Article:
Eric Foner Discusses Lincoln’s Faith
Eric Foner, DeWitt Clinton Professor of American History at Columbia University, is the author of numerous works on American history, including Free Soil, Free Labor, Free Men: The Ideology of the Republican Party Before the Civil War; Tom Paine and Revolutionary America; and The Story of American Freedom, and Our Lincoln. He has served as president of both the Organization of American Historians and the American Historical Association, and has been named Scholar of the Year by the New York Council for the Humanities.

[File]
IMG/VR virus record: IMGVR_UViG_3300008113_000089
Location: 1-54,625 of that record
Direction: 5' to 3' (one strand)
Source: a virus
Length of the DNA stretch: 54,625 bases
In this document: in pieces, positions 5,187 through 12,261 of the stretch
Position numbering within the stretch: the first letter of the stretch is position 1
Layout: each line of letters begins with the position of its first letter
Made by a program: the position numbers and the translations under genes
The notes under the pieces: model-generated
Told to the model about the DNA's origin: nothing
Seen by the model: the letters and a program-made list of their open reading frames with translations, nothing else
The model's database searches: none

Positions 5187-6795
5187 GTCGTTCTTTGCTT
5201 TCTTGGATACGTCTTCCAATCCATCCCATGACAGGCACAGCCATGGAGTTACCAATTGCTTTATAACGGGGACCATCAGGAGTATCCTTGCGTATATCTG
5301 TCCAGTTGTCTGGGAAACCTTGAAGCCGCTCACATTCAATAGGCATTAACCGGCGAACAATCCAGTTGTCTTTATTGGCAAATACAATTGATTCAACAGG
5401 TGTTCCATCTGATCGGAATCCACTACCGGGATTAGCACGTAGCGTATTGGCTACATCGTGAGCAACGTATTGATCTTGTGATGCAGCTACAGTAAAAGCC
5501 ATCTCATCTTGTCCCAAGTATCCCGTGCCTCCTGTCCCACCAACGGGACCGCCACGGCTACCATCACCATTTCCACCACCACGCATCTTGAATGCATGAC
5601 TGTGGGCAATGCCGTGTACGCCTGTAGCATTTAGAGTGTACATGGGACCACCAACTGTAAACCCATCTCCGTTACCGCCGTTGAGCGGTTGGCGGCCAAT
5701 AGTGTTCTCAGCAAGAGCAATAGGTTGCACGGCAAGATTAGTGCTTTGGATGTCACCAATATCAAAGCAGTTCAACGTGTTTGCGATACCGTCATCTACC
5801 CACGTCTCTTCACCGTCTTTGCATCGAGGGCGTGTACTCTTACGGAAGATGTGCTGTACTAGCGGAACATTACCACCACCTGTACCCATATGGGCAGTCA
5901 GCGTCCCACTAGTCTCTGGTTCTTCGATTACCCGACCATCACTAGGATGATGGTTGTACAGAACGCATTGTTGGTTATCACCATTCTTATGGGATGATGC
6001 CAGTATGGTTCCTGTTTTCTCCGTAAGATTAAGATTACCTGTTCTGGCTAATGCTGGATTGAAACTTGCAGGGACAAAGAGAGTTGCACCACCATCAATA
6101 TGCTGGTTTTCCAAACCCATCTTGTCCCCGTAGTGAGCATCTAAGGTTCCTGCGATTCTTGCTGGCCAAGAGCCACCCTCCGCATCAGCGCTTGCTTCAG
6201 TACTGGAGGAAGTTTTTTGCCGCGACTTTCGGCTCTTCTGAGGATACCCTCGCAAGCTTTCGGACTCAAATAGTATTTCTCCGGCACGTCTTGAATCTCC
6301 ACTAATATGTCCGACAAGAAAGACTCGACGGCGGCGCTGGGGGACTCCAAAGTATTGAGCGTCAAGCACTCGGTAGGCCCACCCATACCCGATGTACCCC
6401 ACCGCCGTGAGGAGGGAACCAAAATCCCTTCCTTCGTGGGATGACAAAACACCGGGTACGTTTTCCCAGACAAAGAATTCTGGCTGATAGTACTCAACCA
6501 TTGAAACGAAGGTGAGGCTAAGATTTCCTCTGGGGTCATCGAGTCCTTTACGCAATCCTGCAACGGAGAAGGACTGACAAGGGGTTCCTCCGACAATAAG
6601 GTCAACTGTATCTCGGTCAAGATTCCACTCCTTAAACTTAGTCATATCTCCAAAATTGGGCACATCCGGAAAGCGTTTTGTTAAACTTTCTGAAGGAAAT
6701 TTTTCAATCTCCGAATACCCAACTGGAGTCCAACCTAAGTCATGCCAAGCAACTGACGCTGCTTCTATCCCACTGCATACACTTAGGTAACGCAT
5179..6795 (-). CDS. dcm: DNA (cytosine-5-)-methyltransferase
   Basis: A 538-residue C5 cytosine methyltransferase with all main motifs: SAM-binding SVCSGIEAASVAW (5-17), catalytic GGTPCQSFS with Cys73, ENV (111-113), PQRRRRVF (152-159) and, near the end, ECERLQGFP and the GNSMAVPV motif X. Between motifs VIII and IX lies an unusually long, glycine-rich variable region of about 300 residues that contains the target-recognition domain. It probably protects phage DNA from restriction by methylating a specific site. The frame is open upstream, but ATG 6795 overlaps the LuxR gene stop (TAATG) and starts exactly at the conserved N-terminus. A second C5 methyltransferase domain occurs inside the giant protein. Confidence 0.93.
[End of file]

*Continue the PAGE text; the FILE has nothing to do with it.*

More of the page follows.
Question: Was faith a driving factor in Lincoln’s agenda?